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Astronomy and space

Astronomy and space

South African radio telescope design nears completion

25 Oct 2019
Image of a prototype dish for the Hydrogen and Real-time Analysis eXperiment
Eye on the sky: Testing on two prototype dishes that will be used to form the Hydrogen Intensity and Real-time Analysis eXperiment will be carried out until December. (Courtesy: Kabelo Kesebonye)

Scientists working on a new R70m ($5m) radio telescope array in South Africa have begun collecting data on two prototype dish designs that will form the Hydrogen Intensity and Real-time Analysis eXperiment (HIRAX). Tests on the two 6 m dishes, which began in August, will end in December when a call will be made for firms to bid to build the first prototype array.

Once fully operational, HIRAX will consist of 1024 dishes installed in the Karoo region in South Africa. The array will study dark energy as well as track neutral hydrogen gas on cosmic scales. HIRAX will also detect fast radio bursts — high-energy astrophysical phenomenon that consists of millisecond radio pulses — and be used to pinpoint their location. Indeed, such bursts are hard to detect and localize as they are so brief, and most telescopes only observe a small region of the sky.

Scientists on the HIRAX project began working on the dish design last year in collaboration with South African-based partners including the South African Radio Astronomy Observatory in Hartebeesthoek outside Johannesburg.  Funding for the HIRAX prototype dishes has been provided by the University of KwaZulu Natal and South Africa’s National Research Foundation.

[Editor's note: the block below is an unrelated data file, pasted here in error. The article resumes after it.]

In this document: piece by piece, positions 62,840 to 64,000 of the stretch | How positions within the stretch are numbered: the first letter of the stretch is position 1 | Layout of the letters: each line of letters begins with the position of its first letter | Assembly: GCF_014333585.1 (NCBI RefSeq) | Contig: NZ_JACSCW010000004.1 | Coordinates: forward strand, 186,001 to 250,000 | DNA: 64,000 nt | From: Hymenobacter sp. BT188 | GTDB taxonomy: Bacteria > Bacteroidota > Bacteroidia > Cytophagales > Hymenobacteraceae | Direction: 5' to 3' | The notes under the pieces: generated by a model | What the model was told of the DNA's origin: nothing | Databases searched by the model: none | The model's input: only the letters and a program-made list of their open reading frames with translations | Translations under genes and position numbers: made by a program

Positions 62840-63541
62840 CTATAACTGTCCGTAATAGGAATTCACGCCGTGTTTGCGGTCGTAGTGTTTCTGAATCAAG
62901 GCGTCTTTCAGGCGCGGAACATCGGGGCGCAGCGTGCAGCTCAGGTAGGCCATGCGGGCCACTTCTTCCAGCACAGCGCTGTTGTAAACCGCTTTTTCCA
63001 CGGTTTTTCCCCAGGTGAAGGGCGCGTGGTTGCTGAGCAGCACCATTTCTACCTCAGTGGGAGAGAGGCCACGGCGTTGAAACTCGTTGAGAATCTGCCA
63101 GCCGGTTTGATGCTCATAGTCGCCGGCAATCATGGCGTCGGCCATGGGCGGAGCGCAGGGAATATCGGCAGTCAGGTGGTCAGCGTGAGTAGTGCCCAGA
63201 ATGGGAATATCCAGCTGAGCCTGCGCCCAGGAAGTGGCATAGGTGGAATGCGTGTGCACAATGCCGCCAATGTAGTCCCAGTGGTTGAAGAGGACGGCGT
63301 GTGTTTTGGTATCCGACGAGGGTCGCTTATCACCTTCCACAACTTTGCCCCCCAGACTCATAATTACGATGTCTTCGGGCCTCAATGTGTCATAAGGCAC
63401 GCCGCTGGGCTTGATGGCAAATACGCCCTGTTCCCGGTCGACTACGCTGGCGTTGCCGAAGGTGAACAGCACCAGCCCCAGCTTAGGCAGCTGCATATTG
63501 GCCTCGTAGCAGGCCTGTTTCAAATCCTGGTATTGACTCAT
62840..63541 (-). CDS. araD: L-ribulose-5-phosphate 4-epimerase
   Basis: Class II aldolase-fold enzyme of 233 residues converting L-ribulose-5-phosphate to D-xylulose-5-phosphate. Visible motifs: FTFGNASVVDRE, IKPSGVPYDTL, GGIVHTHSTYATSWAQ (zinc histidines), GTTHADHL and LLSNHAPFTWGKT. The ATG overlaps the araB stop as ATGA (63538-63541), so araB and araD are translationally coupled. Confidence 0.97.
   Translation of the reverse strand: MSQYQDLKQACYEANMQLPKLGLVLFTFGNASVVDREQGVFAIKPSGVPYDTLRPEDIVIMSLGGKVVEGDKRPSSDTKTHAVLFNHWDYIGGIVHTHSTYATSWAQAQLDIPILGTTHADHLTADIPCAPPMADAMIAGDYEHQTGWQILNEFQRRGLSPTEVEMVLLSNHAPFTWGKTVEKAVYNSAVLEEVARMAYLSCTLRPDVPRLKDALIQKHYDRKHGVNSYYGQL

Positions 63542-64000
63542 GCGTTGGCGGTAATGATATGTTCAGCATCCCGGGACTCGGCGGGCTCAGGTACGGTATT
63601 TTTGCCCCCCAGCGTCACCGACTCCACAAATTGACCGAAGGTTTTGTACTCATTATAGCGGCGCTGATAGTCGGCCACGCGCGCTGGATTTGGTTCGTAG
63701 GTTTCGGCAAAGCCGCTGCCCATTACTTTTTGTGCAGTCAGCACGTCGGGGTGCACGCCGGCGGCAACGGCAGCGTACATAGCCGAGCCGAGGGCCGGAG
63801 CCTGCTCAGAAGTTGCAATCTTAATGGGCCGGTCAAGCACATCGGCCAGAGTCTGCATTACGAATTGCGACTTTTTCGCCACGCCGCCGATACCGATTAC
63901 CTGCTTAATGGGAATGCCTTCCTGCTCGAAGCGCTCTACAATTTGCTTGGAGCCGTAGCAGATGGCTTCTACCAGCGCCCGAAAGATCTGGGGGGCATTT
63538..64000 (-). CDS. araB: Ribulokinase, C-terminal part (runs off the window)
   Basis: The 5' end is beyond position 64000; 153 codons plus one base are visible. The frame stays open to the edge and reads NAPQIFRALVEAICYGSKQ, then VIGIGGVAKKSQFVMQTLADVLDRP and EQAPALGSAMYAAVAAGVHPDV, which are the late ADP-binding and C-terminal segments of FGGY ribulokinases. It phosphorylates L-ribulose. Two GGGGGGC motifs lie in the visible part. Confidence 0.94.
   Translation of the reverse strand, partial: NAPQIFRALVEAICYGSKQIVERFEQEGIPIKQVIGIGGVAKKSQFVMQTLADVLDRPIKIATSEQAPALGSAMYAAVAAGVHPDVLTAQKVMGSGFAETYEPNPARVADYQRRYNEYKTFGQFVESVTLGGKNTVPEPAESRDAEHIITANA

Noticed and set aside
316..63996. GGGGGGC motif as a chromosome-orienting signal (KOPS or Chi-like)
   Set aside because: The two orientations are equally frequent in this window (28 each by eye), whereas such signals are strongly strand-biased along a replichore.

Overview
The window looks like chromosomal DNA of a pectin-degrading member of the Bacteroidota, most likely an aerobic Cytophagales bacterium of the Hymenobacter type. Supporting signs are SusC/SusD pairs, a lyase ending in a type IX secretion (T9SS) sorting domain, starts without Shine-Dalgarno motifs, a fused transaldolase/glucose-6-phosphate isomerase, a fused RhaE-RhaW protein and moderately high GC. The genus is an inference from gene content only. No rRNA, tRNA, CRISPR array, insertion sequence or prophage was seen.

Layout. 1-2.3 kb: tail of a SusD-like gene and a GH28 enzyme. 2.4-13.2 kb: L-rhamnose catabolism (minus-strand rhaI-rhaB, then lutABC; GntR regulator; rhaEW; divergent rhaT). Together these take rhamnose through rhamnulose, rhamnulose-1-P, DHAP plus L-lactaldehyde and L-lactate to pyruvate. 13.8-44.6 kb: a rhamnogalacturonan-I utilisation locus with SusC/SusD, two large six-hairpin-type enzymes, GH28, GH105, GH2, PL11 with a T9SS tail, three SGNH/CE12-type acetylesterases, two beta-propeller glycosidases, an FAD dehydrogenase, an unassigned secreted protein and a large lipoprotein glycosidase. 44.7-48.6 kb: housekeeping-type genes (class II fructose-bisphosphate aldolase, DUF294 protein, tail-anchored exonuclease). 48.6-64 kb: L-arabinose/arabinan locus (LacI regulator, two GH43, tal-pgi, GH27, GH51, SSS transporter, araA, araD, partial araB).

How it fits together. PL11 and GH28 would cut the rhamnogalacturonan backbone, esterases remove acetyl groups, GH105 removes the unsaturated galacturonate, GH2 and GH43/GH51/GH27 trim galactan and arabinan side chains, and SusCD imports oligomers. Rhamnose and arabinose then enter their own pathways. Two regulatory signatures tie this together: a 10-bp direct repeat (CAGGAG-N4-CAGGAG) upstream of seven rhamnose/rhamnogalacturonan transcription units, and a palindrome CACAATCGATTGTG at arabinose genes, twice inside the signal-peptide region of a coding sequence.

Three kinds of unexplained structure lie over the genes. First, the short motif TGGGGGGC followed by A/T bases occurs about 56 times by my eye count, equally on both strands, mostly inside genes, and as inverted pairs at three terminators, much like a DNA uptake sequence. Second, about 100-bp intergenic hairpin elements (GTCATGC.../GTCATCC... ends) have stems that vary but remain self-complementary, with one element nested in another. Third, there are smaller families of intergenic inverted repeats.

Testing, testing

One of the prototype dishes is made of aluminium while the other dish is based on fibreglass. For the coming months, the dishes will be tested to collect the final requirements for the tender of the first 256 dishes. “We’re testing the surface accuracy and parabolic shape of the dish as well as the re-pointing of dishes and associated mechanical requirements and the stability of the structures in the wind,” Kavilan Moodley, HIRAX principal investigator, told Physics World. The dishes will also need to be manually re-pointed every few months allowing the facility to map about a third of the sky over a five-year period.

Carolyn Crichton, HIRAX project manager, says the project’s construction timeline has been reconfigured slightly to match current funding and to cover project risks. “The current schedule will allow us to have an eight-element prototype at the Karoo site in 2020 and the pathfinder array in 2021,” she says. Crichton adds that the team have secured sufficient funding to build the pathfinder array but now plan to raise additional funds to further extend it.

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